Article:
Leonard Sipes: And you have, beyond law enforcement, you have a wide array of individuals providing social services, correct?

Susan Adams: Correct, and I’d like to add to that a little bit more too, because we have clients who come in, who are in the criminal justice system, who maybe don’t want to be, but here they have the opportunity to speak to the prosecuting attorney. The prosecuting attorneys will come over to this side and talk to the victims about their case, and about realistic repercussions of if you choose not to cooperate, this is what’s going to happen. If you chose to cooperate, this is the outcome that you’re looking at, so that way they can really make educated decisions in terms of do they want to go along with prosecution? Do they want assistance with prosecution, or is that detrimental to their family? And being able to have a face-to-face conversation with a prosecuting attorney who is compassionate and knowledgeable is huge. It’s a very, very difference experience from what victims perceive the criminal justice system to be. At the same time, we have victims who want to talk to a sheriff or to a police detective, and the detective will come here to this side of the office, sit in a comfortable room, and take a statement from a client, and it’s a huge difference because they’re dressed in lay clothes and it’s very comfortable, and the advocate can sit with them and support them through the process. I think through that collaboration, the criminal justice system has an idea of what it’s like to be a community advocate, and we understand their role, and I think a big barrier that we’ve been able to overcome is understanding the different roles that we have and the different goals and objectives we have, and how do we put that down to serving the victim?

Leonard Sipes: We’re halfway through the program. I want to reintroduce our guests today, Susan Adams, the Director of the center and Jackie Smith, the center’s Grants Manager. We’re talking about the Crystal Judson Family Justice Center in Tacoma, Washington, a comprehensive one-stop shop, if you will, in terms of serving victims of domestic violence, part of a concept called family justice centers, which is just growing throughout the United States. They served 3,243 victims in 2009 alone, and we’re only 11 months through 2009, plus hundreds and hundreds of children. We do want to remind everybody that this is a show of the National Criminal Justice Association. They produce these shows, they bring us wonderful guests and wonderful topics, in terms of what really works in the criminal justice system in the United States. The website address for the National Criminal Justice System is www.ncja.org, www.ncja.org, and in terms of a place of help, it is www.aplaceofhelp.org, and that’s the Crystal Judson Family Justice Center, www.aplaceofhelp.org.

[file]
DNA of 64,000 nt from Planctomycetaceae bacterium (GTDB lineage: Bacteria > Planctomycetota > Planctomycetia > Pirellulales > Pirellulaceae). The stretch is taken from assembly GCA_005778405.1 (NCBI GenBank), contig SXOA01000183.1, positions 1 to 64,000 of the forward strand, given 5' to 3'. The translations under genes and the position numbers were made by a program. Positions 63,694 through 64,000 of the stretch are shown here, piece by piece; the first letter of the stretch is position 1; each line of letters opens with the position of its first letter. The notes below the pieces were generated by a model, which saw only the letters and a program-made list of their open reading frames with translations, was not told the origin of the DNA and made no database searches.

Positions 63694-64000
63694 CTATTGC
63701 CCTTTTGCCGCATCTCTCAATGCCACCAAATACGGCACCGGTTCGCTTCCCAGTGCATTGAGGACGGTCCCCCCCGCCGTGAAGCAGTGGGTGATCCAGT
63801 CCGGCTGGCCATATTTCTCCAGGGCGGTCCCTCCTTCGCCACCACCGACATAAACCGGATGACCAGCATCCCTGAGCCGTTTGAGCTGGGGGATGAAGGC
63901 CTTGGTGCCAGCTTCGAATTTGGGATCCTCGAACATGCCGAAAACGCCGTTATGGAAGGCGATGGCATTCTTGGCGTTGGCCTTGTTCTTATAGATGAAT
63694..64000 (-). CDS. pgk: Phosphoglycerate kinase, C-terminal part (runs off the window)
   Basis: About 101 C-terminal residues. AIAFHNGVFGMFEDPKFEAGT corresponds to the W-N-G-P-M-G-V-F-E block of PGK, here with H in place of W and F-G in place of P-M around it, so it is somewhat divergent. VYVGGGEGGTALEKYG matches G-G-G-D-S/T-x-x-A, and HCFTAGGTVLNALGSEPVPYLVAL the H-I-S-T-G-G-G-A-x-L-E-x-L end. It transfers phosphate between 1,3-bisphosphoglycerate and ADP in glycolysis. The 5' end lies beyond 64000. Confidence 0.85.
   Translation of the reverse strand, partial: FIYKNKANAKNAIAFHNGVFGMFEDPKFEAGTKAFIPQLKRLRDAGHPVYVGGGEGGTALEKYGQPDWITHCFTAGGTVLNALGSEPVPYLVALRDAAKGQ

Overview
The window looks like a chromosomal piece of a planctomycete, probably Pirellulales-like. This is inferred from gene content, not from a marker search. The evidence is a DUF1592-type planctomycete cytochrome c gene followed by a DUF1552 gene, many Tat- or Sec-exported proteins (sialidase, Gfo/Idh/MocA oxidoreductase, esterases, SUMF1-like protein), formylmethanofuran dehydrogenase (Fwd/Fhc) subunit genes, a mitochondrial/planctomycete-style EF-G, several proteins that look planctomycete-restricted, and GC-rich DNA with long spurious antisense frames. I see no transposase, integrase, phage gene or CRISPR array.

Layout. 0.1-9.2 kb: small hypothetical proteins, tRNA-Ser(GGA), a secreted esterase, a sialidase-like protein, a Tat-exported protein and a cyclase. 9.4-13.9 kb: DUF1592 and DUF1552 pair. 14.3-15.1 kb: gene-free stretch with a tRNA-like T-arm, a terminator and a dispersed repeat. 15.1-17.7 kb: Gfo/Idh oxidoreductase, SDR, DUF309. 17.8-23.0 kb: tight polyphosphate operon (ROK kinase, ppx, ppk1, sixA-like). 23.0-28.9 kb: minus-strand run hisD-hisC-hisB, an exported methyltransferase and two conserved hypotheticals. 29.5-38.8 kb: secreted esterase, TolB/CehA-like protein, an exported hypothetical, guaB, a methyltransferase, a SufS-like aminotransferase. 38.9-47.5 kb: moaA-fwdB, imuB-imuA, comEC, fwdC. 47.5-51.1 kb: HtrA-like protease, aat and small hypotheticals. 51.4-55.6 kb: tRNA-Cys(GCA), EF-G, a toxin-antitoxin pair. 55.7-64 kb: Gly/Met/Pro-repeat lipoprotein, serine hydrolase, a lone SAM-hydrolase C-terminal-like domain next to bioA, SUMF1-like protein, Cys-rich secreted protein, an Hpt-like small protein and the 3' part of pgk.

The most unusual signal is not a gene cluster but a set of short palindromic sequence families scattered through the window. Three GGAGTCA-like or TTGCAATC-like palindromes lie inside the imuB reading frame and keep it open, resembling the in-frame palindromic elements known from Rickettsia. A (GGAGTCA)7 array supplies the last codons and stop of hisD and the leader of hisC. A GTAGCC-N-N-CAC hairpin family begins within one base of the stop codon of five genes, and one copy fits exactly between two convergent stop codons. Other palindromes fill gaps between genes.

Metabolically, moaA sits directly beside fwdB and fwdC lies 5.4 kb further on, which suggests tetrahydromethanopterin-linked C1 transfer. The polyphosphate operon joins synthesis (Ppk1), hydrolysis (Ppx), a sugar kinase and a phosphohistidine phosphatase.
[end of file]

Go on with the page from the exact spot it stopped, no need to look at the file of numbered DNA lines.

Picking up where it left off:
All right ladies, where do we go to from here? It is clear that you run a nice, clean, modern, comprehensive, one-stop shop for victims of domestic violence. Can we get into the larger issues of domestic violence because one of the things that always has amazed me, especially considering there are so many criminologists as I said before, who do believe that domestic violence / child abuse and neglect is the heart and soul of why we have the crime problem that we do in the United States. What are your observations about domestic violence? The response sounds like it’s gotten better, but does society understand what it is we’re talking about here? Do we all understand how complex and how difficult and how damaging this issue that we refer to as domestic violence, do they really understand how tragic it is?

Susan Adams: Unfortunately not. I don’t feel that our society is even near to where we need to be in terms of understanding the dynamics and really the root causes of domestic violence. I often think of my daughter, who is young. She is nine years old, and at school, she will be told that a boy hits her because he likes her, and so this is how our girls are being socialized in terms of violence equals liking. And if I didn’t go back and say, well, no, that’s not okay, who would tell her otherwise? As parents, oftentimes that’s the norm, that’s what we tell our families as we’re growing up, is you hit her because you like her. And there is this need for power and control that often stems from these types of behaviors, these interactions that begin in youth, and it’s also through observing domestic violence in the home settings because there are these average childhood experiences that children have either growing up in a home where they’re experiencing neglect, possibly because it’s a single parent and she’s not able to be home to take care of her child, so they’re latch-key kids. You have kids who are growing up in abuse home where they are witnessing and/or experiencing physical violence, emotional abuse, and so all this creates psychological damage and damage from the traumas they’re experiencing, which as we know, as kids grow up, they take these experiences and interact negatively in society.